Prime Minister Harold Wilson was the guest of honour when the Cavern Club at 10, Mathew Street in Liverpool was re-opened. Local MP Bessie Braddock was there too along with comedian Ken Dodd and that well known DJ, Jimmy Savile.
No Beatles playing on this occasion.
Local band The Hideaways provided the music.
From Wikipedia: The Hideaways formed in 1963. Ozzie Yue was guitar and vocals, John Shell bass guitar, and John Donaldson drums. Judd Lander on harmonica joined the band a few months later.
In 1969, under the name of “Confucius”, the band released their only single ‘The Brandenburg Concerto’.
Shell, American by birth, would later die in the Vietnam War aged twenty. Lander would play with Paul McCartney’s Wings, provide harmonica for Culture Club’s number 1 hit “Karma Chameleon” and become head of music for Warner Brothers UK.
The Hideaways now hold the official world record for over 300 Cavern performances in both old and new venues, and still perform annually at the Cavern Club.
Helen Shapiro singing “Walking Back to Happiness” in 1961.
My trawls around YouTube have turned up this fab video clip. I don’t recognise the programme but the song is just as good as I remember it.
Our dad had to go away for a few days and he said he’d bring back a new record.
On his return, after he’d shared out the sticks of seaside rock, he produced a small 45rpm disc in a bright, multi-coloured sleeve. He put it onto our gramophone turntable and we were amazed to hear Helen Shapiro belting out “Walking Back to Happiness”.
This was our first pop record (definitely not the last) and my sister and I played the record so many times we were word perfect within a day.
A couple of years later, Helen released “Look Who It Is”
which I wasn’t particularly keen on at the time. But I love this clip of Helen performing the song on “Ready, Steady, Go!” with the Beatles providing visual support. Except, where’s Paul?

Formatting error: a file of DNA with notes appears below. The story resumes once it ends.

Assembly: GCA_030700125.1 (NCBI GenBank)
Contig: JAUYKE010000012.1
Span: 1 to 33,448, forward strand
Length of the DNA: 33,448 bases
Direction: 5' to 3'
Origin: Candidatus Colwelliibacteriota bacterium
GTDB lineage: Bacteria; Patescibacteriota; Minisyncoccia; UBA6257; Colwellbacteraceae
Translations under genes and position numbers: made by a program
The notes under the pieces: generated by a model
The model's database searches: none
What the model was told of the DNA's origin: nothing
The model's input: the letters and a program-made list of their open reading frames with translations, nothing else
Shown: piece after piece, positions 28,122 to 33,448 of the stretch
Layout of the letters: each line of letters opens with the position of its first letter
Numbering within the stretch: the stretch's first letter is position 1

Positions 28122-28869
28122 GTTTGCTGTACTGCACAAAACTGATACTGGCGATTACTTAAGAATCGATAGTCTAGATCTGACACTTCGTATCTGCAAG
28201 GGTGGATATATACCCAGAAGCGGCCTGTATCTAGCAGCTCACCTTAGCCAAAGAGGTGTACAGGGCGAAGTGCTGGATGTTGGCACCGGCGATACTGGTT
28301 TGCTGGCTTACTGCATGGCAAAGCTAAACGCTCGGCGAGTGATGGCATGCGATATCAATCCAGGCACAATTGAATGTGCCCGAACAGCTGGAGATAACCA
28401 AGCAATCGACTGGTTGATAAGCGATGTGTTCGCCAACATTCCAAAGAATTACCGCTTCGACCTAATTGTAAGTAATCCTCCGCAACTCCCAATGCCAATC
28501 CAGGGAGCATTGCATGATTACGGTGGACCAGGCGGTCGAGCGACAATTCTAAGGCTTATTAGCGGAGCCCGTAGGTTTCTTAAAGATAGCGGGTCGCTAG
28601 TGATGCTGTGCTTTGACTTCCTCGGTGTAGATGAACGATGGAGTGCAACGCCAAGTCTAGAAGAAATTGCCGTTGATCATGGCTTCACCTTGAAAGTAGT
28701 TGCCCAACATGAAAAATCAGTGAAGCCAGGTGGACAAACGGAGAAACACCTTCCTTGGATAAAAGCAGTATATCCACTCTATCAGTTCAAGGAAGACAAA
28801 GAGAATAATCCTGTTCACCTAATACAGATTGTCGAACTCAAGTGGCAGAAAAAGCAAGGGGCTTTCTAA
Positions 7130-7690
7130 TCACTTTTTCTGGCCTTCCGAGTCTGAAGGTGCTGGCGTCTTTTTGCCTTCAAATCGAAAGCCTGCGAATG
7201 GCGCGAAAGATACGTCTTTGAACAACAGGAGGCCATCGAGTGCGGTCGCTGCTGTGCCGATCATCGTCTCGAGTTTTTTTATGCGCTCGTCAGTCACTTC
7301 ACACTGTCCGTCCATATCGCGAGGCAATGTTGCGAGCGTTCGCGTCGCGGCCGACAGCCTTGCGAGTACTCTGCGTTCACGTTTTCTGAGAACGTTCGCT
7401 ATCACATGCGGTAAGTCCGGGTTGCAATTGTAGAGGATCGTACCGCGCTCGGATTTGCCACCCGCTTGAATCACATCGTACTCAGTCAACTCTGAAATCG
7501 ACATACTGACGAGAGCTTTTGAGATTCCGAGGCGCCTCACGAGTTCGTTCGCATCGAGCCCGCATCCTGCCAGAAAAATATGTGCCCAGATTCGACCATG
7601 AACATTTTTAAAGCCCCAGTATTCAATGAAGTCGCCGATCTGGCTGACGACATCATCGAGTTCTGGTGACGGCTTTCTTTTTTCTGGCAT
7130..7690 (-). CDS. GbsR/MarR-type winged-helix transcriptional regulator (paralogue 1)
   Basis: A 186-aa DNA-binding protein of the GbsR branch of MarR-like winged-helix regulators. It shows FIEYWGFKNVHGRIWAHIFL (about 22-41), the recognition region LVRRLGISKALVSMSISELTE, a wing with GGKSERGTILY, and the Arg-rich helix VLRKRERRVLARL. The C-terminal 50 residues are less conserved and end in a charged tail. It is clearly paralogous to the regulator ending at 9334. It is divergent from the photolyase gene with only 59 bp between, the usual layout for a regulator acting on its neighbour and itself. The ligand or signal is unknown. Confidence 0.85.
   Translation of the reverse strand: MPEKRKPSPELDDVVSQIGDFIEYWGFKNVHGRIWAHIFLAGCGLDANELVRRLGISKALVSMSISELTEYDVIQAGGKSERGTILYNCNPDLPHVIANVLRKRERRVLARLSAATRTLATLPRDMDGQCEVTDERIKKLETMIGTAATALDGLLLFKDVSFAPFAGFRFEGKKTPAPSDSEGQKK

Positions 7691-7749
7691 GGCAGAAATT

The B-side of “Walking Back to Happiness” was “Tell Me What He Said” and I think it’s Helen Shapiro’s best song.
Well, that’s been a lovely walk down Memory Lane today!
was an English conductor best known for his association with London’s annual series of promenade concerts known as The Proms.
Henry Wood conducted The Proms for nearly half a century, introducing hundreds of new works to British audiences.
After his death in 1944, the concerts were officially renamed in his honour as The Henry Wood Promenade Concerts, although they continued to be generally referred to as The Proms.
In the summer of 1965 (when I was about fourteen) my dad decided we should go to The Proms at the Royal Albert Hall.
We had a day ticket and caught the train from Peterborough railway station on August 19th and were in the capital a couple of hours later. We did some tourist stuff and then after a Lyons Corner House for something to eat we headed to South Kensington for the concert.
We were overawed by the vastness of the Albert Hall and by the size of the audience, which was far greater than anything we’d experienced before.
The programme started with Neville Marriner directing the Academy of St Martin in the Fields in a Handel concerto while he played the violin. Impressive!
This was followed by the premiere of Michael Tippett’s piano concerto conducted by the composer himself. The soloist was John Ogden and the music was execrable.
After the interval Malcolm Sargent conducted the BBC Symphony Orchestra and the BBC Singers in a performance of “The Planets”.
We’d been listening to this on a gramophone record for weeks and loved every minute.
Thanks very much, Sir Henry Wood, for a wonderful experience and a very Happy 149th Birthday.
This is the only clip I can find of Sir Henry actually conducting. It’s the BBC Symphony Orchestra and Chorus performing Vaughan William’s Serenade to Music in 1938.
Phyllis Nan Sortain Pechey, better known as Fanny Cradock, was born on 26th February 1909.
Fanny Cradock found fame as an English restaurant critic, television celebrity cook and cookery writer. She made frequent appearances on television, at cookery demonstrations and in print with Major Johnnie Cradock who played the part of a slightly bumbling hen-pecked husband.
This video of a 1960 ‘Cockney’ themed party filmed in Fanny and Johnny’s home to promote a new book is a jaw-dropping insight into the bizarre habits of the entertaining class of the time!